Summary: In last December's issue of Astrobiology Magazine European Edition, we looked at the great influence of English science fiction writer, HG Wells, on the way in which we thought of evolution and alien life in the twentieth century. Here, we continue the story by looking at the fiction of the prolific French astronomer, Camille Flammarion, in the context of late nineteenth century fantastic literature.
HG Wells' The War of the Worlds was a great and immediate success, though it was considered by one bourgeois commentator in the British Daily News to be so brutal that it "caused insufferable distress to the feelings" . These doubts apart, however, the impact and influence of Wells' work cannot be overestimated. Inspiration of many imitations, The War of the Worlds signals the origin of the contemporary nexus of the alien in fiction, armed with its potential for questioning evolution and its potent currency in the public imagination. And yet Wells' was not the only commanding voice.
In both science and fiction, the alien infused the work of Camille Flammarion , infecting the intellectual life and popular culture of France. Flammarion's notable calling as a science communicator began when he was a mere twenty years of age. La Pluralité des Mondes Habitées ( The Plurality of Habitable Worlds , 1862) was a very successful study of the habitability of the planets of the solar system, going through thirty-six editions by 1892, and translated into at least six and possibly as many as fifteen languages.
The enigmatic " Flammarion Woodcut" originates with Flammarion's 1888 L'atmosphère : météorologie populaire
Life in the Universe
Many of Flammarion's projects proved to be enduring. He founded the Societé Astronomique de France, and a Flammarion publishing firm, both of which still exist, and constructed a telescope, twenty miles south of Paris at the Juvisy-sur-Orge estate gifted to Flammarion by an admirer of his work, which is still operational. Flammarion's second book was a speculative mélange of science and fiction, Les Mondes Imaginaires et Les Mondes Réels ( Real and Imaginary Worlds , 1864). The book was a thorough history and critical survey of explorations in extraterrestrial life both in philosophy and in the cosmic voyage genre. In its pages Flammarion admits the inspiration of Kepler, Godwin, Cyrano de Bergerac and Jonathan Swift in literary speculations on the habitability of planets, and even stars.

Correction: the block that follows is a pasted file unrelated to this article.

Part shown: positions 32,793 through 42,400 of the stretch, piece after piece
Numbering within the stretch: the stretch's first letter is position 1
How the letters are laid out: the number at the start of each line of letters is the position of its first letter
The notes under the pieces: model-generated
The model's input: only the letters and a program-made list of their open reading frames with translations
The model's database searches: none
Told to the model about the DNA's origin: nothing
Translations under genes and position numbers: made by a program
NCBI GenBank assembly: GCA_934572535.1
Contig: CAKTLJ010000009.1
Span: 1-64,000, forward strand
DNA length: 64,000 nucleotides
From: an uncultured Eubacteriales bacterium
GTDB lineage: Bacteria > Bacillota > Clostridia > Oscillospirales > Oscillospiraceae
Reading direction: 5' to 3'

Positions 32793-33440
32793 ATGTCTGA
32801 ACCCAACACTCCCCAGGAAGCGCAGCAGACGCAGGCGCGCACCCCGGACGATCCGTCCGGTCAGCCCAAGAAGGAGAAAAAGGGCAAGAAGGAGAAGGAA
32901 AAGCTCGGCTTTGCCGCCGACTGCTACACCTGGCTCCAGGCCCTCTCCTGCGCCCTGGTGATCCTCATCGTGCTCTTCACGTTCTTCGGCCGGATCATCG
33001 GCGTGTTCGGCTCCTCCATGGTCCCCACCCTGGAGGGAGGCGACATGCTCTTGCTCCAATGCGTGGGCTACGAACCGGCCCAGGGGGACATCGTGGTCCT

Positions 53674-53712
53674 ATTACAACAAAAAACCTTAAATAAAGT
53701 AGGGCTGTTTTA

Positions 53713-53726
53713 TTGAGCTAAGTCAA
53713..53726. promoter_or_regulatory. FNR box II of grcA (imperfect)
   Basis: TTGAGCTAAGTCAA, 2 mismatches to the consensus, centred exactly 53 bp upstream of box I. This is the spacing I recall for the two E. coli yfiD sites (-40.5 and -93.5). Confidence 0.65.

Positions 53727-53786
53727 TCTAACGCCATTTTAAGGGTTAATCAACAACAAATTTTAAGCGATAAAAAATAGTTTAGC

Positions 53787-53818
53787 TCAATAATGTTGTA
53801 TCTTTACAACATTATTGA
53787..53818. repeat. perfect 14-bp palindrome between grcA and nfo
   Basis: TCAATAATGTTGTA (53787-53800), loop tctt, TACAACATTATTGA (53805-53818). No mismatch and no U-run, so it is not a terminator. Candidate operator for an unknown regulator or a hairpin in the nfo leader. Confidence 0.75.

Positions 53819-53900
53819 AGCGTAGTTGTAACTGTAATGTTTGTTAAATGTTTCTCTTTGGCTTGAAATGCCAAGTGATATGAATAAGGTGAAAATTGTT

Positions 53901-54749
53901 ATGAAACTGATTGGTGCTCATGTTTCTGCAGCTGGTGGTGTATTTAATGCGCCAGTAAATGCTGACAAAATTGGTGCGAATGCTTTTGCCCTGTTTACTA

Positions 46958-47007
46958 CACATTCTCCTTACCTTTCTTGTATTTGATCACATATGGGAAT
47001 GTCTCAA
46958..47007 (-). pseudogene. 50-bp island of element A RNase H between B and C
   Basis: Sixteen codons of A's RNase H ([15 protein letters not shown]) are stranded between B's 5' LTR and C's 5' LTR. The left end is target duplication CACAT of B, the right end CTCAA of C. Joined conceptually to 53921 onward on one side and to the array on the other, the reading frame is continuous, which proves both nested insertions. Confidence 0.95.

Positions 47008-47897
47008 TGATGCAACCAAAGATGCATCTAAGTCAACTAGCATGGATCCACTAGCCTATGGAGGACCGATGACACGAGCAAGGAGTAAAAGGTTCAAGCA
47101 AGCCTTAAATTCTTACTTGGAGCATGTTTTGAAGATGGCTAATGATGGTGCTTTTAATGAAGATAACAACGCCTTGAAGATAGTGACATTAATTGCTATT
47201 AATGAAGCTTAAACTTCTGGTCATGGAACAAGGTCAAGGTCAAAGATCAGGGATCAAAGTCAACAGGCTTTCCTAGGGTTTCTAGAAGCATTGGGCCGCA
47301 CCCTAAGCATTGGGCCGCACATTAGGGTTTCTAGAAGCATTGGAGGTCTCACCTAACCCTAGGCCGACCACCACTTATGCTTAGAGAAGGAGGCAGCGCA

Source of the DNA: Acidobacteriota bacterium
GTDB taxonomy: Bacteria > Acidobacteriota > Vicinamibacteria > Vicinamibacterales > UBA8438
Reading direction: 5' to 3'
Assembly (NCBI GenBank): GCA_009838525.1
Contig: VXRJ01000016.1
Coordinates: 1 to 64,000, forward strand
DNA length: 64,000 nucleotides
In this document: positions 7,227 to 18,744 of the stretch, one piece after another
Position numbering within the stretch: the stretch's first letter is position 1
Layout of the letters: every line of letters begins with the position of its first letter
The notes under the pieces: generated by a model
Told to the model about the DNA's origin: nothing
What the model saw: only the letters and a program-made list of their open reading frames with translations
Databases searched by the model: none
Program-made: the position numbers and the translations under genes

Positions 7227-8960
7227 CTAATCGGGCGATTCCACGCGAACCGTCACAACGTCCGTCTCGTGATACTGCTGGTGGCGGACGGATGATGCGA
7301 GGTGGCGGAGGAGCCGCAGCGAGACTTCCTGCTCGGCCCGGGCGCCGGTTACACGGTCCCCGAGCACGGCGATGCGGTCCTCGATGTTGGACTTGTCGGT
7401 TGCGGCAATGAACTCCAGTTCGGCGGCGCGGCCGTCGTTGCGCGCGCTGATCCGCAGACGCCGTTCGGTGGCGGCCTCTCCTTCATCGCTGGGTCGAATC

Flammarion , like Wells, was possessed by an ardent passion to communicate science to the mass of ordinary people, experimenting with various narrative devices to further his cause. It was only a matter of time before his speculations spilled over into science fiction. And in so doing, Flammarion paved the way, more than any other nineteenth century writer, for the public acceptance of the cosmic context of modern science. His 1872 Recits de L'Infini , translated as Stories of Infinity in 1873, included three fascinating and wonderfully imaginative tales of other worlds. In Infinity , The History of a Comet , and particularly Lumen , tell of a disembodied travelling spirit, which observes the potential range of wondrously exotic life in the universe.
Lumen is a testament to the way in which an unbridled science-fictional imagination can support the science of thought-experimentation. Written before the literary style of science fiction had been perfected by the likes of Verne and Wells, Lumen is based on the dialogic style of science communication, particularly Humphry Davy's Consolations in Travel; or, The last Days of a Philosopher (1830) and Bernard le Bovier de Fontenelle's Entretiens sur la Pluralité des Mondes ( Conversations on the Plurality of Worlds, 1686). In Lumen , Flammarion was the first author to thoroughly apply the theory of evolution, albeit Lamarckian, to the creation of truly alien life forms, thereby laying one of the fundamental keystones to twentieth century science fiction: